Keto,WW,Paleo,Atkins – Nothing Works


Is It that time of the year again?diet

Are you constantly losing weight but then putting it back on and maybe more? It’s time you stop and evaluate your reasons for wanting to lose weight and how you go about it. An article by written by Marsha Hudnall, MD, RDN, CD gives 8 good reasons why dieting is a fail when it comes to a lasting, long-term weight loss.

Weight Loss Through Dieting Is Temporary

A large majority of people who lose weight through dieting end up regaining all the weight. Does this sound like you? As many as 60% of those gain back more weight than they lost. When this is done repeatedly like many women who struggle with weight do — the yoyo dieting can actually cause you to gain weight over time to a level that goes beyond your set point weight, or the weight that best supports your body.

Dieting Trains Your Brain to Make Food Harder to Resist

Yes it is a true survival mechanism. We jave to eat to live — calories are converted into energy, and we exist off of that energy. Without that energy, our bodies start to shut down. So when food is in short supply, hormones kick in that are designed to make sure you eat. Those hormones also make food taste better. The end result is a double jinx that makes food much harder to ignore.

Dieting Messes With Your Hunger and Satisfaction Cues

In the same way weight loss through dieting causes the hormones that are responsible for helping you feel full to drop while it is also causing  the hormones that make you feel hungry to increase . What a curse! This is your body’s way of ensuring its survival. The body doesn’t know that food isn’t really scarce when you’re restricting it on purpose, it thinks it is facing a famine. Your body is trying to help you by gaining weight so that the next time you’re faced with a famine, you’ll have enough fat stored to get you through it.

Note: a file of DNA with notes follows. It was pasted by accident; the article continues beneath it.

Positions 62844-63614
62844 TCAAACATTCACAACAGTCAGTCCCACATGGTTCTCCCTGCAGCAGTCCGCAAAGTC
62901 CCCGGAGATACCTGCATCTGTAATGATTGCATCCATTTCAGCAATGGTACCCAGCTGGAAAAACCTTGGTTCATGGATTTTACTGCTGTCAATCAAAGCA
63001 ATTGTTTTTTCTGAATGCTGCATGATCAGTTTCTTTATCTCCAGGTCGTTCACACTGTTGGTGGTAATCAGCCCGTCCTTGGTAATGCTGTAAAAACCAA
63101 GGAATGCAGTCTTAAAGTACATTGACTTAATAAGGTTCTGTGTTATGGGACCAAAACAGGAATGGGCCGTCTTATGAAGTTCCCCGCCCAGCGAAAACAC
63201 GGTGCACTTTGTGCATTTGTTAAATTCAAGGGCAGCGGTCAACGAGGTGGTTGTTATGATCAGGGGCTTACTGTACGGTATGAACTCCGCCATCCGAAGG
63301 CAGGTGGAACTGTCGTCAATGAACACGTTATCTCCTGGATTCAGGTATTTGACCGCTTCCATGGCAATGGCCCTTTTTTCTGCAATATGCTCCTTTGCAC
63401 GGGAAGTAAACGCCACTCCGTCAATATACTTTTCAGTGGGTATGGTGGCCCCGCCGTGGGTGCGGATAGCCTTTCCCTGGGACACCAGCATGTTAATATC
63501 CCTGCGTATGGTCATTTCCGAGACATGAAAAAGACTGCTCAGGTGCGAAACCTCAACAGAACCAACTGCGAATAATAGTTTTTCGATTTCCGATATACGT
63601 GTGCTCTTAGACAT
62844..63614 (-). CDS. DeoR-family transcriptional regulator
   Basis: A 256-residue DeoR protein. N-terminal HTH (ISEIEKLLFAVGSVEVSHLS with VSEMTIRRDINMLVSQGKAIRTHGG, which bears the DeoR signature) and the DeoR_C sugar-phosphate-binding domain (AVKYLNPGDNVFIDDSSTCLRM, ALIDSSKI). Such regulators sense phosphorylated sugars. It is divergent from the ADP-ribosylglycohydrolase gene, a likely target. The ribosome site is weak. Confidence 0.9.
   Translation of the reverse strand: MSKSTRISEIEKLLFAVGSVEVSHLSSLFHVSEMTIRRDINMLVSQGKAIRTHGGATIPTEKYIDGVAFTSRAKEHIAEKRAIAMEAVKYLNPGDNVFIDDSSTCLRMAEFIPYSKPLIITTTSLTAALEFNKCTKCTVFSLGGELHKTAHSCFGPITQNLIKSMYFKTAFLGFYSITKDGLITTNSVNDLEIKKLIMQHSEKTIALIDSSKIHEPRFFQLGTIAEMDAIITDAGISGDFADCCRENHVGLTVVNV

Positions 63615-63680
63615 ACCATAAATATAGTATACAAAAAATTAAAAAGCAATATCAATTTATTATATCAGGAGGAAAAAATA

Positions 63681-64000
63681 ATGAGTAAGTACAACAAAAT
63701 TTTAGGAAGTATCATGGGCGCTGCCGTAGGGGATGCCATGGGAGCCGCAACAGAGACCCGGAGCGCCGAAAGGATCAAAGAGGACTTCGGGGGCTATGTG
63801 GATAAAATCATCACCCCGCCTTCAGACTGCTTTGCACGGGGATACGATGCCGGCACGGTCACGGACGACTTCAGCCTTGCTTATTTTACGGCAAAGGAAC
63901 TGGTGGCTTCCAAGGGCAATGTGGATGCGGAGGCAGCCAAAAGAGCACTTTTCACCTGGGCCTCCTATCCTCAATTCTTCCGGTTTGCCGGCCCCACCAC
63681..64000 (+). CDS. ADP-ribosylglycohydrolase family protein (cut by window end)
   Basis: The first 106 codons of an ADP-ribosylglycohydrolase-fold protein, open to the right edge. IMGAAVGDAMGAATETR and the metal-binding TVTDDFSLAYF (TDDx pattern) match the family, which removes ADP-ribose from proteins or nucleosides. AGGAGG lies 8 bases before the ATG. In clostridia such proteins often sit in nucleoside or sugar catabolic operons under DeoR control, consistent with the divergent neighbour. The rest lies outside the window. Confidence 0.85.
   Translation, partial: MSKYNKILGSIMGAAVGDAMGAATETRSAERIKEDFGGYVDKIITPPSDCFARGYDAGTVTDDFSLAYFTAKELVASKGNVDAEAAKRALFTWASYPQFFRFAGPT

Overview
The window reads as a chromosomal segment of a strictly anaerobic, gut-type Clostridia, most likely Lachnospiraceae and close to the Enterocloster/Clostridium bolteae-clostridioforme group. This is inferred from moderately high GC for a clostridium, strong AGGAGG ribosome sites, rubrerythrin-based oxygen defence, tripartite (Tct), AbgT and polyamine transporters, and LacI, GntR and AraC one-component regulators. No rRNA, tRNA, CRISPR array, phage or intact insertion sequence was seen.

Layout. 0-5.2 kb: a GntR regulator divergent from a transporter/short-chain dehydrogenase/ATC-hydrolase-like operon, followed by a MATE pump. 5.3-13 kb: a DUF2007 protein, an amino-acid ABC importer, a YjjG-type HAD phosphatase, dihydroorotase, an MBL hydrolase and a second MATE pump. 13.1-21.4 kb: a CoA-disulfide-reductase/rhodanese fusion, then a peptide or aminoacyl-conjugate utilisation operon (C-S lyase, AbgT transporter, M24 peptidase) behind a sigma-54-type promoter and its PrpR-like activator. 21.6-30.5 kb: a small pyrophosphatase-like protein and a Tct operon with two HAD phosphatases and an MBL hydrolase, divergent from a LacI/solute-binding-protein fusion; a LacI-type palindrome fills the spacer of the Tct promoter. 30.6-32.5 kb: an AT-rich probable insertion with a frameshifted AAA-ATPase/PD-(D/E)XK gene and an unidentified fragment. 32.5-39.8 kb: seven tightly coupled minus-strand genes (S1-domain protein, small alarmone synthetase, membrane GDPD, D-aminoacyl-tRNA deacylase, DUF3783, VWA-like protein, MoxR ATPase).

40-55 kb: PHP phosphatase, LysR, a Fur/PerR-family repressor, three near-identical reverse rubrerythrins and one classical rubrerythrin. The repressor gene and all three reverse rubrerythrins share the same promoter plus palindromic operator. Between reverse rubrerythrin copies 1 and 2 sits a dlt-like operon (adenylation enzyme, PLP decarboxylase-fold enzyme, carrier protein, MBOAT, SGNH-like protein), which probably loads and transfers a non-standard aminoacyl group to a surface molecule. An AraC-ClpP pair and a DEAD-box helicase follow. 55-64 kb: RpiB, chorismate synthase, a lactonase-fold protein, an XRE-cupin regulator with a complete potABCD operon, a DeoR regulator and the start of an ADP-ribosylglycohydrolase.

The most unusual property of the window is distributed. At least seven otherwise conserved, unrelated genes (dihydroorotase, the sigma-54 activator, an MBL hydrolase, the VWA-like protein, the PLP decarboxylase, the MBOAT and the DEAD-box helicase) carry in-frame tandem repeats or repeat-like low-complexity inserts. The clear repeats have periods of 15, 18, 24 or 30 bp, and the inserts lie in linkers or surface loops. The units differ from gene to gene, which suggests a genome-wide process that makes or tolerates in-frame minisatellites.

Dieting Damages Your Relationship with Food

You don’t need anyone to tell you that this is true — you have experienced this yourself! When we’re on a diet, we struggle to understand what it means to approach food in a natural, spontaneous way. You don’t learn how to truly provide what is needed in the way of nutrients for your body to function properly. Instead, you’re in a constant push-pull, driven by your dissatisfaction with your body, between wanting to lose weight and learning how to feed yourself to support your body’s internal balance.

Dieting Causes Emotional Overeating, Leading to Dependence on Food to Manage Stress

Because our bodies are complex miniature ecosystems when there is disruptions in one hormone it creates disruptions in others. Eating a low-calorie diet can  increase the levels of cortisol in our bodies and that is the hormone related to stress. In reality this might lead us to eat more by setting up a reward system in our brain. This can also lead to eating disorders such as binge eating disorder.

 Dieting Causes Your Metabolism to Slow Down

This means that any calories you do eat are used more efficiently. This makes it not only harder to lose weight, but much easier to gain it back. And when gained back it is gained primarily as fat — which isn’t  goal that people inten when going on a diet in the first place.

 Diets Are Often Missing Important Nutrients That Are Essential to Health

When you are lacking these nutrients too long — including when you are on many popular diet programs that you may think are safe — you will probably find yourself less than healthy. This can also cause weight gain — it doesn’t have anything to do with calories, but everything to do with the body’s attempt to take care of itself by getting the vitamins and minerals that it needs.

Dieting Is Part of the Thin Ideal

The thin ideal is the culture that says that a women’s body must be lean with a small waist and no visible fat to be desirable. Sociocultural theorists and researchers have argued that the thin-ideal depicted in the media has become significantly thinner over the last several decades and, therefore, the discrepancy between the thin-ideal (i.e., 5’11”, 117lbs) and the average woman (i.e., 5’3/8″, 166.2lbs) has increased. This, when combined with the intense focus on dieting in our culture, has reportedly helped promote the current epidemic rates of eating disorders.

So if dieting isn’t the answer – – what is??? We will go into the answer in the next post. Have a wonderful start to your year and I will see you again soon!

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